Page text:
By Larry Gordon

Dr. Michael Klein arrived in New York on Sunday from his home near Jerusalem. He’s a highly acclaimed dental-implant expert with a busy practice in Cedarhurst, NY. In normal times, he used to spend two weeks here in the Five Towns and then two weeks in Israel. When I was in his office on Monday, he said he was going back to Israel before Shabbos but was not sure when he would be able to come back to New York again.

Dr. Paul Brody is a good friend who lives with his family in Great Neck, NY. His daughter Dana, who made aliyah in 2020, is getting married in Jerusalem this Sunday to Ben Glass who, prior making to aliyah last year, lived in England. They met at a friend’s house in Baka over a Shabbos meal about half a year ago. Everything was going well and according to plan, but then this week travel to Israel from many major countries was brought to a halt, which threw many things into a tizzy for many people.

Dr. Klein was working on my teeth, so while it was difficult for me to speak, every time he paused I tried to sneak in another question about his plans and how he will deal with these new circumstances.

He has dual U.S. and Israeli citizenship, having made aliyah many years ago. While he was able to travel to New York, he is not certain what will await him when he returns to Israel on Thursday. “According to the regulations, I am going to have to quarantine for seven days,” he said. When the era of corona began, he once found himself being shuttled from Ben Gurion Airport to a corona hotel. The original plan was for him to spend two weeks there, but after being tested he was released, so to speak, after two days.

That won’t be the case when he goes back to Israel this weekend, but he wants to come back to the U.S. two weeks after New Year’s Day and has lectures scheduled in California and Arizona as well. “There are groups of professionals—doctors and others—who live in Israel but work here in the U.S., and not being able to travel freely can be disruptive,” Dr. Klein says. He is hopeful that over the next several weeks the harshness of the current regulations will be lightened, and he will be able to resume shuttling between Israel and the U.S.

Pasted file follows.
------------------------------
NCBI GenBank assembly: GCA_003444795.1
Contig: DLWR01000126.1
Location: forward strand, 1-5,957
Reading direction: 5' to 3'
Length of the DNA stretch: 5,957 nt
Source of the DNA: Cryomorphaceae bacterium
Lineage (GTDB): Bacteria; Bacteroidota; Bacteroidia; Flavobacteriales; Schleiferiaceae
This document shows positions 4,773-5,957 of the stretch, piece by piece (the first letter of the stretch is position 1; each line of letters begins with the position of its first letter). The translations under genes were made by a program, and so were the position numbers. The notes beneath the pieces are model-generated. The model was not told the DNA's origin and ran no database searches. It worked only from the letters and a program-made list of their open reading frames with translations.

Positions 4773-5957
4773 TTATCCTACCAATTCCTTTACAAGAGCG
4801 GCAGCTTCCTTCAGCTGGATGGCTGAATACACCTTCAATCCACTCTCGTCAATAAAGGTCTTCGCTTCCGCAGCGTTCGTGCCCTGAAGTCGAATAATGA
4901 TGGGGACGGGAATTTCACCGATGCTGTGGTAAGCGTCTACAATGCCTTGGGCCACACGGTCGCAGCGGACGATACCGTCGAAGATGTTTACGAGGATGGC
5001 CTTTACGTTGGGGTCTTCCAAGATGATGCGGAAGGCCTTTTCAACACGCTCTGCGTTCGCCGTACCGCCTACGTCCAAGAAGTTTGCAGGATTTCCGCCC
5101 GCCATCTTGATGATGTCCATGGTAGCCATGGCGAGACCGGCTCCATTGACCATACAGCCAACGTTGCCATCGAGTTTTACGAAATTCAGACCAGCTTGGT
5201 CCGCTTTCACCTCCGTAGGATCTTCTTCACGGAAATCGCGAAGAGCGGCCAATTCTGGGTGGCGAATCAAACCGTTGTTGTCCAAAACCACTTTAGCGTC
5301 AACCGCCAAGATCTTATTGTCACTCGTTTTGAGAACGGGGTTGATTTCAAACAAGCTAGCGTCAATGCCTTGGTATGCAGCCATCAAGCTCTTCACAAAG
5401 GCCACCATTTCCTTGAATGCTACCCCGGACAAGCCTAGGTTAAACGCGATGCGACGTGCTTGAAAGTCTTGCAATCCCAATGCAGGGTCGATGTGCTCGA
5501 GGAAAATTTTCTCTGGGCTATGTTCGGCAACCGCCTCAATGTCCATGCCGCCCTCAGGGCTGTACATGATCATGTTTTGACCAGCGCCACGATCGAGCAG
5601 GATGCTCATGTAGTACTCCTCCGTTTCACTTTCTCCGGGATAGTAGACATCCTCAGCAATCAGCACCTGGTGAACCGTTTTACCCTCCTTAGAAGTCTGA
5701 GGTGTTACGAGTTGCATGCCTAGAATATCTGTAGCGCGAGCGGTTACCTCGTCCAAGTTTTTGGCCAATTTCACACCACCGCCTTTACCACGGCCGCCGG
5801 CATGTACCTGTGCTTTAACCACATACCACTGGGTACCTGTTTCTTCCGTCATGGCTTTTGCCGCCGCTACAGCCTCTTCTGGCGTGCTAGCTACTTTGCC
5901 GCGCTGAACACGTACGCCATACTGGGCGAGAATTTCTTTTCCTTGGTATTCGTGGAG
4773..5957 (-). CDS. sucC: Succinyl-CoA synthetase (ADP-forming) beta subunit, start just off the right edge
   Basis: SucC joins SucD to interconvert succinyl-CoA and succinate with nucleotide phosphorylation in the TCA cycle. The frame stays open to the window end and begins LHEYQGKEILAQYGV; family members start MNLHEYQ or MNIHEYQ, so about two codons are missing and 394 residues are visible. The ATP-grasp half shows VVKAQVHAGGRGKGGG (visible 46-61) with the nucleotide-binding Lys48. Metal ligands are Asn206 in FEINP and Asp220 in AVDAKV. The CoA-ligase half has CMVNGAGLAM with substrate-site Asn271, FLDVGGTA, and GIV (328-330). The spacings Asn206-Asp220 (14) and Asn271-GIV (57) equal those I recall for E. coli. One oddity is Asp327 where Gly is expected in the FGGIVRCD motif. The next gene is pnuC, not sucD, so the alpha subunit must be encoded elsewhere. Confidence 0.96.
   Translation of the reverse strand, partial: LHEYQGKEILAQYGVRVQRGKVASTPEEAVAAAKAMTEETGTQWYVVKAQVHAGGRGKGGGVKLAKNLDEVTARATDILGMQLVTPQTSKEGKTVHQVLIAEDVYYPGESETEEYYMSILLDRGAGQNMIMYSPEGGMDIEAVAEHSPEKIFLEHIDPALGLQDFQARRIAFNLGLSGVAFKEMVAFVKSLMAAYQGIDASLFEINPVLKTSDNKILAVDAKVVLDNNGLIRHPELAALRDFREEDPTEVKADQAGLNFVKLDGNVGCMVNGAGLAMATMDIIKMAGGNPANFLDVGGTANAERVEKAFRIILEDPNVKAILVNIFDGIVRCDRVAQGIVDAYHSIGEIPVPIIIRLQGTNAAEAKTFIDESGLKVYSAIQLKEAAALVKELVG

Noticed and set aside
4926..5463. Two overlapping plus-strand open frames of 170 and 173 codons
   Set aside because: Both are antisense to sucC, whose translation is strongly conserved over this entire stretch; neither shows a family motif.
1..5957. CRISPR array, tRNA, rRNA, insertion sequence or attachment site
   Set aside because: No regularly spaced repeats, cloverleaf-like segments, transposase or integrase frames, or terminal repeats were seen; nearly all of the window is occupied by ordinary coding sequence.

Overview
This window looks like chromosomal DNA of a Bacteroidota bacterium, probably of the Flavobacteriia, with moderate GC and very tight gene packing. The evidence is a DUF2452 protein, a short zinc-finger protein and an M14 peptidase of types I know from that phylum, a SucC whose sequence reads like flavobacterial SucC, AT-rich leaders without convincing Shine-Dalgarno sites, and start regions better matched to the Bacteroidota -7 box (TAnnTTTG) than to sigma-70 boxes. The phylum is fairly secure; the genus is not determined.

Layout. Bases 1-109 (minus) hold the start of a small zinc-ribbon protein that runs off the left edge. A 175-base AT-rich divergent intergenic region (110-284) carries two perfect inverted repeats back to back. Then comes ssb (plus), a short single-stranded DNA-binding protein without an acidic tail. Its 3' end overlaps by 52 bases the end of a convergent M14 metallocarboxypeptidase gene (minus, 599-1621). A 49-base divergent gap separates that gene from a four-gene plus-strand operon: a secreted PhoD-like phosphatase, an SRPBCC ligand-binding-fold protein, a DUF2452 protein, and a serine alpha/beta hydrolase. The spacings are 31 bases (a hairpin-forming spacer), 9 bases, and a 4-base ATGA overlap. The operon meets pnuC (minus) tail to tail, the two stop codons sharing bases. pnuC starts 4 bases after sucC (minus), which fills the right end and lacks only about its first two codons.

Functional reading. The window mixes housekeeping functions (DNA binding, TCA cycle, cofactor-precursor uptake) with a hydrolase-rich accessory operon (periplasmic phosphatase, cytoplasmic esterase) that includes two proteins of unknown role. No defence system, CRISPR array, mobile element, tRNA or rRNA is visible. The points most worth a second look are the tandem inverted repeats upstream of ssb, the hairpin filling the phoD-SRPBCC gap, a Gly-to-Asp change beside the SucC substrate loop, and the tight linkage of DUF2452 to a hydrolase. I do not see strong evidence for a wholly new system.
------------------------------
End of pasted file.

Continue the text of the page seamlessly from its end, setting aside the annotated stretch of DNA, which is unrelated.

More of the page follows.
Most of Dana and Ben’s wedding guests live in Israel, so that is a relief. As this is being written, everyone expected from the U.S. for the wedding has already arrived in Israel. However, Ben’s rabbi, who is from London, was told by British authorities that he will not be receiving permission to travel to Israel.

One of the problems about wanting or needing to be in Israel is the random nature of the various deadlines and regulations set for entry into the country. One day you are allowed to enter with relative, though certainly not routine, ease, and the next day your flight is canceled and you just cannot travel due to new corona regulations.

When I spoke to Paul Brody on Tuesday he was quarantining in Jerusalem. He and his wife, Drora, have been featured here numerous times over the years because of their support of Jewish organizations and their activism on behalf of Israel. They have many friends in Israel, including former and present members of Knesset. When we spoke the other day, Paul was dealing with the matter of the rabbi from London not being able to travel to Israel to perform the service.